It would be difficult to imagine a program better suited to display the depth of musicianship in the Greensboro Symphony Orchestra than the one selected by Stuart Malina for his “homecoming” concert in War Memorial Auditorium, heard February 21. Having been Music Director for seven years, ending in 2003, he enjoys a special chemistry with the orchestra and its audience that results in spontaneous rapport with both. He deserves credit for the high quality of musicianship he cultivates, making the GSO ready for what both he and his successor, Dmitry Sitkovetsky, call “the next level.”

Mozart gives no cover for imperfections and none were readily apparent in a straightforward reading of the Overture to The Magic Flute. The opening chords were immaculate.

Flutists badly need additional repertory beyond Mozart’s three concerted works and Bach’s Orchestral Suite, No 2 but too few other pieces have really struck it with the general public. Best known for his “Concierto de Aranjuez” and “Fantasia para un gentilhombre,” both for guitar and orchestra, the blind composer Joaquín Rodrigo left a large if uneven body of works in concerto form. We are thrilled to report that “Concierto pastoral,” commissioned in 1978 by James Galway, is a real winner. Justly described by Malina as one of the most difficult works in the repertory, it is scored for flute with an orchestra of oboe, clarinet, trumpet, horn, and strings, giving it rich tonal variety without weight. Indeed, much of the time, the strings play delicate and quiet pizzicatos. Principal Flutist Debra Reuter-Pivetta was phenomenal in her flawless execution of the extended and rapid flurry of notes heard at the outset. What breath control and agility! Cara Fish’s oboe announced the rustic-sounding second theme. Robert Campbell’s horn added to the sylvan mood before a return to the virtuosity of the opening display. The large adagio has a split personality. Beginning slow and melancholy, the flute’s opening theme is echoed by the oboe. In complete contrast, a perky little tune is taken up by each instrument, in turn, before it manages to appear in several keys at once. The flute intervenes with a second pastoral theme and then launches into a showy cadenza before returning to the original sad theme. A lively rondo provides a brilliant finish.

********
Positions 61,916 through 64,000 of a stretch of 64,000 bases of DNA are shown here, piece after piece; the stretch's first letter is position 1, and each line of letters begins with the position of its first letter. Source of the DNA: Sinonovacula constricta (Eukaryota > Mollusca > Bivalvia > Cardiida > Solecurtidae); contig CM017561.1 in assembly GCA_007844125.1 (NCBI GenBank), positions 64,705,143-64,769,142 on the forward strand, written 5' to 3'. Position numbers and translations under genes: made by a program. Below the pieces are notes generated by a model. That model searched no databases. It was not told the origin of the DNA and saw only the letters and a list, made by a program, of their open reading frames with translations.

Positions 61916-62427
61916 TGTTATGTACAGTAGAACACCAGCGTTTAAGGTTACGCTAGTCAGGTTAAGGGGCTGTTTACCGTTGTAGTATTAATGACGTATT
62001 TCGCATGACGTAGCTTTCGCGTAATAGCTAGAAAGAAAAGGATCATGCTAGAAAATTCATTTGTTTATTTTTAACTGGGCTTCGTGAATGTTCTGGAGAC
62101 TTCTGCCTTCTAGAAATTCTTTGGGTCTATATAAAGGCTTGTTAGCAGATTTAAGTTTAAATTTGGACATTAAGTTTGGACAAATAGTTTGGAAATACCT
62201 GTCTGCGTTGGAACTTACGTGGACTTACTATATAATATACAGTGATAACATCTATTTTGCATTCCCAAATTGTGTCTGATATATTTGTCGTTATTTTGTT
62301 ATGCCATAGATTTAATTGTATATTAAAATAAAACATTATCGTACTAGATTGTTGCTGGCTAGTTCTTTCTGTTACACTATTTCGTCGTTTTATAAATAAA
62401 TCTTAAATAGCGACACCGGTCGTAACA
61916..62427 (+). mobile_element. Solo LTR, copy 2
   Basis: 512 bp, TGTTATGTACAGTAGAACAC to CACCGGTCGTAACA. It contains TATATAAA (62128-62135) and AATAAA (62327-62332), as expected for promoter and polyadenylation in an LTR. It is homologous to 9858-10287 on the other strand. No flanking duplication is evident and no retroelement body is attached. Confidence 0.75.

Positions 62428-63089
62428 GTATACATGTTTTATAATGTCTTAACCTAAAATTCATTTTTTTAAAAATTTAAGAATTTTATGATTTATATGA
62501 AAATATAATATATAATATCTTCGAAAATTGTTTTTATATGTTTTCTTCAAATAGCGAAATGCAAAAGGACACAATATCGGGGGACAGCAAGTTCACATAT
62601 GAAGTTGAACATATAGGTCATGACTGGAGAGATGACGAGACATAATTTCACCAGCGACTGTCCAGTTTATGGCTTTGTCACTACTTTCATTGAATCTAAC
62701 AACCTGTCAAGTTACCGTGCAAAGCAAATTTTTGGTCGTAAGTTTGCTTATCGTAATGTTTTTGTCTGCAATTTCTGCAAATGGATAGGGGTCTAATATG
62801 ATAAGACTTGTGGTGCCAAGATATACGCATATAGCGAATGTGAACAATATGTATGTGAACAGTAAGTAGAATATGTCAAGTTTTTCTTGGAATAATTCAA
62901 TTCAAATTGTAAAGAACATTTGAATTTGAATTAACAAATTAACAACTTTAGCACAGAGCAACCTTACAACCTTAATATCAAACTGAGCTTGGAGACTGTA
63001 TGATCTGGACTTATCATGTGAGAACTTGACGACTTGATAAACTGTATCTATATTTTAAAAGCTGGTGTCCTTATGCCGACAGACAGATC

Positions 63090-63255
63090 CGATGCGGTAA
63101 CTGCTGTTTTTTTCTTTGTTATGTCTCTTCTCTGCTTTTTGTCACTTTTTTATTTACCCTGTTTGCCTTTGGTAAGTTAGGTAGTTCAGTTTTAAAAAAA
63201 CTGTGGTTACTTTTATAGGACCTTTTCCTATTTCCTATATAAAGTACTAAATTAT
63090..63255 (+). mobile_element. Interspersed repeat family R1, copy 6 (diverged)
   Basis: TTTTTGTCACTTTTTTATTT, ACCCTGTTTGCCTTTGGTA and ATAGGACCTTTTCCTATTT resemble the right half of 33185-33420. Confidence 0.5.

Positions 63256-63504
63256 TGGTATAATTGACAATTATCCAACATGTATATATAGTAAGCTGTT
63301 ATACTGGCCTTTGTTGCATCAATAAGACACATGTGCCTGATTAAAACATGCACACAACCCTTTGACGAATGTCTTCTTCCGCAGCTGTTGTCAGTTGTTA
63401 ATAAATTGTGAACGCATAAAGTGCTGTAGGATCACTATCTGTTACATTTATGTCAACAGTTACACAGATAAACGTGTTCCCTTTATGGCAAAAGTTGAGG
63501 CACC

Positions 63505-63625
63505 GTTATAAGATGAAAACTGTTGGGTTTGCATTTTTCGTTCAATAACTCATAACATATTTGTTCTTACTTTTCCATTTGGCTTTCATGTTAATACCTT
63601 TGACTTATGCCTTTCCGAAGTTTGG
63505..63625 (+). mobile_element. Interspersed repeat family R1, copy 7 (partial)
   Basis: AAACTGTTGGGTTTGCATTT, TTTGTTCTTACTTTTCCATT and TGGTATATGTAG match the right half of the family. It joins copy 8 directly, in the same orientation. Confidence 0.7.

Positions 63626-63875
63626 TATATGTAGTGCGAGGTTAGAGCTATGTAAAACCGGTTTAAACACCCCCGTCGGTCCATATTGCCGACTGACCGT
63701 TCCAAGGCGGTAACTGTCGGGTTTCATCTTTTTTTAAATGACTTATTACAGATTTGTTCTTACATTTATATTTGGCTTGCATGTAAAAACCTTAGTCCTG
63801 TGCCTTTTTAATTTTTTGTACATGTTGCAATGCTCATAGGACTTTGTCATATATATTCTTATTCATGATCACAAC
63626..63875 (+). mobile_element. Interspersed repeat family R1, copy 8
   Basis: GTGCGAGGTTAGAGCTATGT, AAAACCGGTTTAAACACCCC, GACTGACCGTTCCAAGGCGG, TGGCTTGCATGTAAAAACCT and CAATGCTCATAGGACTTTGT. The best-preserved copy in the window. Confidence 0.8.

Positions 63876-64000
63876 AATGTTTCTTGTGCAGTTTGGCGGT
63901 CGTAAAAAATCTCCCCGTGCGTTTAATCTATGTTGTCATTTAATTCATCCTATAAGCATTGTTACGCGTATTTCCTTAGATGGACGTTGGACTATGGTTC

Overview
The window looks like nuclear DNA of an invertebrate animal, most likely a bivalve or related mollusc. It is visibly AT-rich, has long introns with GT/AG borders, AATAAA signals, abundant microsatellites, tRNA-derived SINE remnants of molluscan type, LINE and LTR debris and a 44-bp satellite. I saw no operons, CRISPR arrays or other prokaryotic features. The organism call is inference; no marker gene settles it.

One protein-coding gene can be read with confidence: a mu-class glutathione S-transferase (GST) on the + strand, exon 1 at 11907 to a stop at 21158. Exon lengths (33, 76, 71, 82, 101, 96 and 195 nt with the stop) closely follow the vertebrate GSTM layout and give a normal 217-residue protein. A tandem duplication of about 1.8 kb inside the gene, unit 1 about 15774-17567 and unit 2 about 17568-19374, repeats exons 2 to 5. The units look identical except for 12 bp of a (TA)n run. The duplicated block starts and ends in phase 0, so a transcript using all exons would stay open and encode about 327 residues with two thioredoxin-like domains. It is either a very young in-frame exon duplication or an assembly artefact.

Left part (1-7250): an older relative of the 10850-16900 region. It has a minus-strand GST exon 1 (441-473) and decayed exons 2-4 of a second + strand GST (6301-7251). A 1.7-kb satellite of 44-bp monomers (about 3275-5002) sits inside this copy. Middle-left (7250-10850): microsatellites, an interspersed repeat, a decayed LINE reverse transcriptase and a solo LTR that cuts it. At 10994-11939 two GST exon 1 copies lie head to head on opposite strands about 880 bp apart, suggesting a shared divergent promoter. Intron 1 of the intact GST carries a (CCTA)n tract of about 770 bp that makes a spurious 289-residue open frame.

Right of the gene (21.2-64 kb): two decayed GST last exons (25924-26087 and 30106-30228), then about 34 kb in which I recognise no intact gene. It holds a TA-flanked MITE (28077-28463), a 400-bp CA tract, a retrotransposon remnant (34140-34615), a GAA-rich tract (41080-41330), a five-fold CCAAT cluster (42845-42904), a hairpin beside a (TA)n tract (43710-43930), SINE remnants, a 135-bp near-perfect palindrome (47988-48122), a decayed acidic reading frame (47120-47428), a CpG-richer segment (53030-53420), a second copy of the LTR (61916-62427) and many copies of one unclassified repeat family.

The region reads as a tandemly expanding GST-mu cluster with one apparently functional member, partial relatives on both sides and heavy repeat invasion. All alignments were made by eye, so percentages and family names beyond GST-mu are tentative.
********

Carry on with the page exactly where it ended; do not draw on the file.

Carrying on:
Keeping it very much a family affair, Richard Strauss’ Don Quixote featured principals Beth Vanderborgh, cello, and Scott Rawls, viola, as the protagonists Don Quixote and Sancho Panza. The absence of an oversized “star” cellist paid dividends in a performance full of chamber-like give-and-take involving a plethora of section principals. With good intonation, projection, and warm tone, Vanderborgh slipped easily between the roles of soloist and section leader. Attentive listening and, in the hall’s uneven acoustics, precise counting contributed to fine dialogues between the soloists and various woodwinds, brass, and Concertmaster John Fadial. In live performances, we have never heard a finer, richer, or more burnished tone than Rawls brought to his depiction of the knight’s squire.